California Durable Power of Attorney (DPOA)
There are several different kinds of power of attorney documents in California that can be made between any two consenting parties at or over the legal age of 18. While each Power of Attorney document in and of itself is pretty powerful, when a POA document has an added “durability” provision, the document becomes iron-clad. A durable power of attorney form starts its life as a more general power of attorney document. If the grantor (the person who is delegating some other person or group to take care of the legal or formal aspects of their activities for any reason) were to become physically incapacitated or mentally incompetent while the agent (the person or group who has agreed to look after their matters) had a power of attorney document that is in force, the provision of durability would facilitate the arrangement to stay in effect.
DPOA Forms and Their Uses in California
One use of a durable power of attorney document would be a healthcare power of attorney document. Perhaps you might want to prepare this document on the off chance that you may become physically disabled or mentally incapable due to a chance event or prospect of serious sickness. Maybe you will be starting chemotherapy and want some provisions in effect in case you react poorly to the treatment and are unable to make sound decisions whether to continue or not.
Maybe you plan on traveling to a hazardous climate or region, for example, and wish to plan for the possible event of contracting a powerful sickness that disables you.
In these and a thousand other possible scenarios, you might stress that the power of attorney document would only go into effect if a healthcare professional were to attest that you are mentally or physically disabled.
A Note About Power of Attorney Documents
What a great many people do not understand about power of attorney documents is that you do not have to decide on a lawyer to be your agent. Nowhere in the durable power of attorney definition is a lawyer required by law to sign or be part of the agreement.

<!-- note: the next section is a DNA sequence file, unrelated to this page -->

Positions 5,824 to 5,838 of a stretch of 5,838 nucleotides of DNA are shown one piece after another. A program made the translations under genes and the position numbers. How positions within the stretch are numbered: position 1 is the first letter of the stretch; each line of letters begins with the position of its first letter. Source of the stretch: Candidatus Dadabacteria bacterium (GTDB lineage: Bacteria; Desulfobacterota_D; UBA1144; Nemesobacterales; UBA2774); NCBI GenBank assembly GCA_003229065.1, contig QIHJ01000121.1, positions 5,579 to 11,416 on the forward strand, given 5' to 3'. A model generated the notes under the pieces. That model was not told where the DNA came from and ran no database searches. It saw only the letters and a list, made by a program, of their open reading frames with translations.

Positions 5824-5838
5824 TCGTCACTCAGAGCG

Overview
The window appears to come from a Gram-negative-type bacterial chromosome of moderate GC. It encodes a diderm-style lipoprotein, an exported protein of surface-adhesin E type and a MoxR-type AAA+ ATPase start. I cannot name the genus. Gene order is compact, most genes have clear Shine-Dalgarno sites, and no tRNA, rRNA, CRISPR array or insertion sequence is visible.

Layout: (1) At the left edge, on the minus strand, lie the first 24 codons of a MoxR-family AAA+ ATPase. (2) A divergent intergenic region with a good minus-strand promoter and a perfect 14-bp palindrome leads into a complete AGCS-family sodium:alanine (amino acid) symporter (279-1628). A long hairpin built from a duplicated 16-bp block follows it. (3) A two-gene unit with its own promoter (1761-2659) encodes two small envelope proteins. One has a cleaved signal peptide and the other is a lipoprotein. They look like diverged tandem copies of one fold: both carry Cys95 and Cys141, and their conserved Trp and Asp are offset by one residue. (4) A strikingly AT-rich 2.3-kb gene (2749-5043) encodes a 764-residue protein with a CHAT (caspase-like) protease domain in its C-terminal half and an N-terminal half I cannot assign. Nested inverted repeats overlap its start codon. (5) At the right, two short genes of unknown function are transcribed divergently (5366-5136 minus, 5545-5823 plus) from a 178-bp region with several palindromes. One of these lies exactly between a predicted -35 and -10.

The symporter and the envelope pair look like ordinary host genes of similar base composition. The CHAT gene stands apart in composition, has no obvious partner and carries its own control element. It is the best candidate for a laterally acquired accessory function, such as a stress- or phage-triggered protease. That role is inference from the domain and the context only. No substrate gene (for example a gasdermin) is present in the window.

In fact, a lawyer does not even have to be present at signing or execution of the written document; only a registered notary does and a witness (read more about the role of a power of attorney witness). This has been outlined in our opening article about Power of Attorney Forms in California on the home page of this site. However, it is worth mentioning that the person you decide to act on your behalf is a person you trust implicitly.
The acquaintance, relative, or maybe even business, or a foundation, and yes, even an attorney that you designate to be your agent will have the power to legally act on your behalf considering your health care (such as a healthcare power of attorney document) or monetary decisions (as in the case of an estate power of attorney form). You MUST decide upon an agent who will not misuse the powers you officially grant them and act in your best interests. However, California law has been made so that it is difficult for a power of attorney agent to misuse the role for their own gains.
A durable power of attorney agent is only held responsible for intentional wrongdoing, not for bad decisions. There often is no financial or other forms of reward for acting as an agent on your behalf to staunch wrongful conduct, and since you are often affiliated with the agent in some personal sphere, this is seldom the case. A medical power of attorney form can make decisions regarding your life-extending operations while having no decision-making powers over your financial arrangements. An estate power of attorney can obtain access to all of your personal and business accounts (even your safety deposit) as a representative and yet not have any say over your overall health.
Altogether instances (except for the healthcare power of attorney) of the POA documents between two parties, the agreement becomes invalidated in the event of the grantor’s incapacitation. The durable power of attorney intends to allow the agent to continue to make legal decisions on the grantor’s behalf up to the grantor’s death.